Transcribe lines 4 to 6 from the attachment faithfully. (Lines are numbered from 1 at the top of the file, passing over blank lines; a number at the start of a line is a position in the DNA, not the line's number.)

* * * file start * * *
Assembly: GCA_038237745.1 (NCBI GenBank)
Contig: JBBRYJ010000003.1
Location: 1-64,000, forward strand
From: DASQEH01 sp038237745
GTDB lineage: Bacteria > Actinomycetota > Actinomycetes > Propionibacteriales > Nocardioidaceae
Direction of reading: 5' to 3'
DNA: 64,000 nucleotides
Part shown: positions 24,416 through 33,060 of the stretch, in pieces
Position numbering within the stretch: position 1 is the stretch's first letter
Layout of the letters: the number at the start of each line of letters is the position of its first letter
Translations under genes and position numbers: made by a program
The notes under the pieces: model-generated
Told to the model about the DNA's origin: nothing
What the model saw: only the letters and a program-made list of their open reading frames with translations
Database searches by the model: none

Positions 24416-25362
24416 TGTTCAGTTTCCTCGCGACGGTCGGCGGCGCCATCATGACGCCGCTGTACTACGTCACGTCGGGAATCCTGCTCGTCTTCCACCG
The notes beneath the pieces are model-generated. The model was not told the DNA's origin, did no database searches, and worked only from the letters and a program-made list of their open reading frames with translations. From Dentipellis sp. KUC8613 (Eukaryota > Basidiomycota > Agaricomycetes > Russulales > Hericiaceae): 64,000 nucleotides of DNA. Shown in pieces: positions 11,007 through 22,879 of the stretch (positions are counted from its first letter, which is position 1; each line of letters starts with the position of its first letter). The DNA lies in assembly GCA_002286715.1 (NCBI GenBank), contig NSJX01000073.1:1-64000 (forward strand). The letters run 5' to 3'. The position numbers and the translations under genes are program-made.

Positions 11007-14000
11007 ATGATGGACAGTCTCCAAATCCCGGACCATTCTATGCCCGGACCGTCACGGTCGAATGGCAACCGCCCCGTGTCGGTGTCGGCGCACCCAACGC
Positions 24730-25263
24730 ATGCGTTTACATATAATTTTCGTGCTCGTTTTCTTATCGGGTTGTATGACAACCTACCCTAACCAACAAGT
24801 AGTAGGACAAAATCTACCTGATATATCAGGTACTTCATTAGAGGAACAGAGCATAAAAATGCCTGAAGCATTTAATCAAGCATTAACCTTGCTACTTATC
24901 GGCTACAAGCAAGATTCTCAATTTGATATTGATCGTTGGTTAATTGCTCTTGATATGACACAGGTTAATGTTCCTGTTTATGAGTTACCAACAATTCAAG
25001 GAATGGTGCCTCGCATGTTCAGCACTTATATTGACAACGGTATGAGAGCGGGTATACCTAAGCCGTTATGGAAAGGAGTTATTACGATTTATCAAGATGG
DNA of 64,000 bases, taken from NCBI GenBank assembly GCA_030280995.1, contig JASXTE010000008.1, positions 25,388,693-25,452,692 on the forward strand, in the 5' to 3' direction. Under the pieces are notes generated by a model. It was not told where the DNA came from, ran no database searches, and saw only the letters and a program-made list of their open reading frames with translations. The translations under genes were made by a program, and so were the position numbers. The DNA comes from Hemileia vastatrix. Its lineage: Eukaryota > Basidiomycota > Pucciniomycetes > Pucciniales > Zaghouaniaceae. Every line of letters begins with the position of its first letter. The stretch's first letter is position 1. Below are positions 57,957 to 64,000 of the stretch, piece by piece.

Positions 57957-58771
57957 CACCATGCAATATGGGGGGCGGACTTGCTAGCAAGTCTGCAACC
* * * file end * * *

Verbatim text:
From: DASQEH01 sp038237745
GTDB lineage: Bacteria > Actinomycetota > Actinomycetes > Propionibacteriales > Nocardioidaceae
Direction of reading: 5' to 3'